- Tube strike London tonight,unions showing their power is still there.
If the RMT, do buckle, are they the last of the powerful unions who can and do influence workplace practices.
Lots of powerful unionised workplaces have seen their unions destroyed or the workplaces closed, eg Miners , car industry, etc.Just what thatcher always wanted and failed.Posted 4 years agokonabunnyMember
1. Aren’t the proposed job cuts covered by voluntary redundancies?
What do you think that proves, though? If you’re told that a whole bunch of people are going to be made redundant, and you’ll get a bigger termination payment if you volunteer than if you’re selected, then you’re just balancing the uplift for voluntary redundancy against the chance you’ll keep your job. It’s a gamble. It doesn’t mean that you wouldn’t rather have a permanent job!Posted 4 years agoCountZeroMember
The industries (and people) the tories were happy to crush in order to win an ideological battle. They didn’t die naturally they were destroyed by intention and the people employed thrown onto the scrapheaps as necessary casualty’s in creating an even more unequal society.
I’m sure I read somewhere that something like 200 pits were closed in the four years after Skargill took over as mine workers union leader, and that under Labour…Posted 4 years agomikewsmithSubscriber
Thanks to excellent union leadership, LU has yet to compete in a race to the bottom. Meanwhile you have to waste time recruiting a replacement.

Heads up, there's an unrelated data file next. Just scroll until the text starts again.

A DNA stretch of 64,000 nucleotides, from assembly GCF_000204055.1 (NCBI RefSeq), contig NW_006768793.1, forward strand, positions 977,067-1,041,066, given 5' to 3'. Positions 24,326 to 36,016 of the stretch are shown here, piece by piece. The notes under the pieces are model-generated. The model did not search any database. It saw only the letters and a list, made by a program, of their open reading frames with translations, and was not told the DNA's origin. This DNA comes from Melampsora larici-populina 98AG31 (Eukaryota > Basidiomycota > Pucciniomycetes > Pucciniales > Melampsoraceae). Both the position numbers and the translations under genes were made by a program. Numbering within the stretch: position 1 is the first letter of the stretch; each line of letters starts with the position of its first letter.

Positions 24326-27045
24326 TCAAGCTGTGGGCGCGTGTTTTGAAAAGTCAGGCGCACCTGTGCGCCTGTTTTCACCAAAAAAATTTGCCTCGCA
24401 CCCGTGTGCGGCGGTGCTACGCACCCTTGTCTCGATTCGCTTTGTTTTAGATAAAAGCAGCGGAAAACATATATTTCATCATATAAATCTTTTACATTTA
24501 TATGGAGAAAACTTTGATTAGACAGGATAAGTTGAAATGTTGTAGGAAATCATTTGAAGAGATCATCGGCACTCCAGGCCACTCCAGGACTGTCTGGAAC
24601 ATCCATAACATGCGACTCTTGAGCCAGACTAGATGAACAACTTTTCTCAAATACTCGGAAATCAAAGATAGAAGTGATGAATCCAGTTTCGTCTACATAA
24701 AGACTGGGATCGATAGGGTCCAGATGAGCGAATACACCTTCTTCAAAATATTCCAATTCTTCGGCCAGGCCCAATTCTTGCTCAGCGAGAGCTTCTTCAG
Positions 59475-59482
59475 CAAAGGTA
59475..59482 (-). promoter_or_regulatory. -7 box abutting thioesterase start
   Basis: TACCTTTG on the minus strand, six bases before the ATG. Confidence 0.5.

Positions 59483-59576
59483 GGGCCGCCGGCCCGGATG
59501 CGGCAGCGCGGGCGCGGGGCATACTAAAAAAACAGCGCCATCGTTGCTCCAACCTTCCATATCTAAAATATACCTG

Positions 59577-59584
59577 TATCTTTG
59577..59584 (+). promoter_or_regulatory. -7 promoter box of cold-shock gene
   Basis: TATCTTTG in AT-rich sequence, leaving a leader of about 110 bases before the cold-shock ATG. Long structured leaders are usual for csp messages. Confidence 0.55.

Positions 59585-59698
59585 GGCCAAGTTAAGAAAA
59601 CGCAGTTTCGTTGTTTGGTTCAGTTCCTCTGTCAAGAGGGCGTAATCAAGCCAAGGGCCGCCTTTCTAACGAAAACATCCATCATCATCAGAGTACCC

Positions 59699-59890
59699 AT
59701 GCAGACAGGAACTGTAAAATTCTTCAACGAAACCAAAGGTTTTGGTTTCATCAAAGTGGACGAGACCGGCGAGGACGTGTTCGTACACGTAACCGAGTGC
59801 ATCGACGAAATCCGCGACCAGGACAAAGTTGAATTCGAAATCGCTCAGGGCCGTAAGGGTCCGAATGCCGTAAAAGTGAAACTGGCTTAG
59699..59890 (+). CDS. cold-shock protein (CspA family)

awesome, I quite agree take what you can and pass on the cost toPosted 4 years ago
customereveryone else. LU is a completely private organisation isn’t it?molgripsSubscriber
I want 10 weeks holiday a year. How can I get that?
I’m not quite sure about this concept of striking. In the early days, it was an essential tool to bring working clases to a decent standard of living and the labour movement has undoubtedly improved society immeasurably. But where are the checks and balances? What’s to stop the union leaders of public services to ransom for whatever they fancy? Surely we need a better system.Posted 4 years agoTheBrickMember
kimbers – Member
yes THM soon the nobility and bankers will be unopposed once again, we’ll be able to go back to 6 day weeks, no holiday or maternity/paternity leave, dump the minimum wage, itll be a capitalists paradise I tell ya!
People not agreeing with what Bob does is not necessarily a sign of being anti union.
I don’t agree with Bob Crow because I think he in the long term is very bad for unions in general, and particularly the RMT. Because he has had strikes over such silly things and the pay and condition are so out of whack with similar roles empathy and support is largely lost from the general public. Once you have lost support your clock will start ticking. This increases the chance of statute to be passed to restrict unions.
He is playing into the hands of people who would like to create the situation you jest about.Posted 4 years agoononeorangeSubscriber